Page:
2. If I can't explain to them in 5 min or less how to do port
forwarding, I just have them connect directly to their cable/dsl modem.
3. Get the debugging and/or support done.
4. Have them stop the VNC server. Since it isn't running as a service,
it won't start up next time and so won't be a security risk.
5. Tell them to turn off port forwarding from the router (if they could
grok it), or just have them connect their PC back to the router and
their router back to the cable/dsl modem. In either case, 5900 isn't
available to the outside world so there's no risk even if they were
running VNC in service-mode.
I have to agree with Steve that this is, for all practical purposes, a
non-existent security risk. The only things that could go wrong:
a. "Somebody" is sniffing the packet stream while the VNC passwords are
being exchanged, and, during that 20 minute interchange, cracks the
password and logs onto the VNC server. Of course, we would notice this
problem on both ends!
b. I have never captured the data shared between client and server
(screen/UI deltas) and so have no idea if these pose a security risk or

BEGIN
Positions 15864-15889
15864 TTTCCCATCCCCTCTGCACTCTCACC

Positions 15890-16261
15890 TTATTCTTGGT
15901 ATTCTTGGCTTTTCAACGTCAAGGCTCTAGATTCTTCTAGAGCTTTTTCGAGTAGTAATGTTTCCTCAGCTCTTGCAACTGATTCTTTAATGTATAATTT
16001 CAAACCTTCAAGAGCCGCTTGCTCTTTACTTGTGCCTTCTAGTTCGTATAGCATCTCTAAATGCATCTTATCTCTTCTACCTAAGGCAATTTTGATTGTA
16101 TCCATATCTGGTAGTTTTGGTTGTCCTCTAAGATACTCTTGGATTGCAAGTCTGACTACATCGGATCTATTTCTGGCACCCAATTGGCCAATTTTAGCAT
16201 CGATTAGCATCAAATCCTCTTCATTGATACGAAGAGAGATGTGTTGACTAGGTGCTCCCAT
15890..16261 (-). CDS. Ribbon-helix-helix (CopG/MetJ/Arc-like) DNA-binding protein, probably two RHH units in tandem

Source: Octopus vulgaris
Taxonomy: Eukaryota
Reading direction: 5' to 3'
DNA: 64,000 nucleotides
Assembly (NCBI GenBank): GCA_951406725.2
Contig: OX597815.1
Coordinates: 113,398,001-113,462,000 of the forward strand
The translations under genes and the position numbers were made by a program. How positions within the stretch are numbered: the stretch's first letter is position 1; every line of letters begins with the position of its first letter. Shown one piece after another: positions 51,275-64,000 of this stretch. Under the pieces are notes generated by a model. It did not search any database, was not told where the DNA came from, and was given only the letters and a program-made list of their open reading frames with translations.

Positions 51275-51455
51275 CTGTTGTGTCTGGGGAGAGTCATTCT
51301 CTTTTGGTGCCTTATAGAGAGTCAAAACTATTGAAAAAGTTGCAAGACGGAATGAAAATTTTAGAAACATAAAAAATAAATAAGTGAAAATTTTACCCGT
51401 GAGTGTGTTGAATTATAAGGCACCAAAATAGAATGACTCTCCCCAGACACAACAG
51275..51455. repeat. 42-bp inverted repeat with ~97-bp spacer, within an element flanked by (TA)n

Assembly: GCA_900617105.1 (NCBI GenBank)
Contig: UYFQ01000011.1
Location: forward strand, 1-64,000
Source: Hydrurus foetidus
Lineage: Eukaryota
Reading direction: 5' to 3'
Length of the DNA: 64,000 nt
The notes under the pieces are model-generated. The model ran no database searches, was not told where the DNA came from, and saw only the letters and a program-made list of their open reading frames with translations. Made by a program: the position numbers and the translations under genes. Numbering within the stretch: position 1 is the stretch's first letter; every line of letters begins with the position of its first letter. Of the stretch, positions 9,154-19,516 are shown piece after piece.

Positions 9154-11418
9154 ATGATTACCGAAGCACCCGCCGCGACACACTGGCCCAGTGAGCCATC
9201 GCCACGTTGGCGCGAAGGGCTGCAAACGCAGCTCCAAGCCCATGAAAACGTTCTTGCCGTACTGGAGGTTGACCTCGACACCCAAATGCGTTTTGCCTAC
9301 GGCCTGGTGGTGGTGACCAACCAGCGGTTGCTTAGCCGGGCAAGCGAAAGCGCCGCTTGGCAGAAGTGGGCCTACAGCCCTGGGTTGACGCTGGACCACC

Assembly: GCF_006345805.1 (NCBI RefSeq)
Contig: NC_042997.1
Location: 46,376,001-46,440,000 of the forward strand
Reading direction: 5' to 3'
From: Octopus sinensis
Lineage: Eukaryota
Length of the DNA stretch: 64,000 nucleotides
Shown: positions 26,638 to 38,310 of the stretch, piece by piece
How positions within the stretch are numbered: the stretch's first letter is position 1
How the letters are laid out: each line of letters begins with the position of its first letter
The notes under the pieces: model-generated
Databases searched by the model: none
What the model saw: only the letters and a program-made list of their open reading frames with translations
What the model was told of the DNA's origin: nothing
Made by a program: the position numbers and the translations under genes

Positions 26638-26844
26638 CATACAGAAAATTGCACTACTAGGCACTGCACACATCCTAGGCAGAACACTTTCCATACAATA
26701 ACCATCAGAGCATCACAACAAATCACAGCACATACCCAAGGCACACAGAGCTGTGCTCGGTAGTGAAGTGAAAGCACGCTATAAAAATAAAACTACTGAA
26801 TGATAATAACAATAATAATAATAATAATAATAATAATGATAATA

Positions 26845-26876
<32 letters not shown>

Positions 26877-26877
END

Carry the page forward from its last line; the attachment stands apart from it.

c. While the VNC server is running and they are connected to the
internet (port forwarding has the same problem as direct connect) a port
sniffer detects that 5900 is available and immediately zooms in thru
some VNC security hole. Wez would know a lot more about this possibility
than me, though!
Am I missing something here?
Steve Bostedor wrote:
>I'd like to know if anyone has any working examples of why an
>unencrypted VNC session over the Internet is seen as such a horrible
>security risk. I understand that unencrypted ANYTHING over the
>lends the chance for someone to decode the packets (assuming that they
>capture every one of them) but in reality, what are the real risks here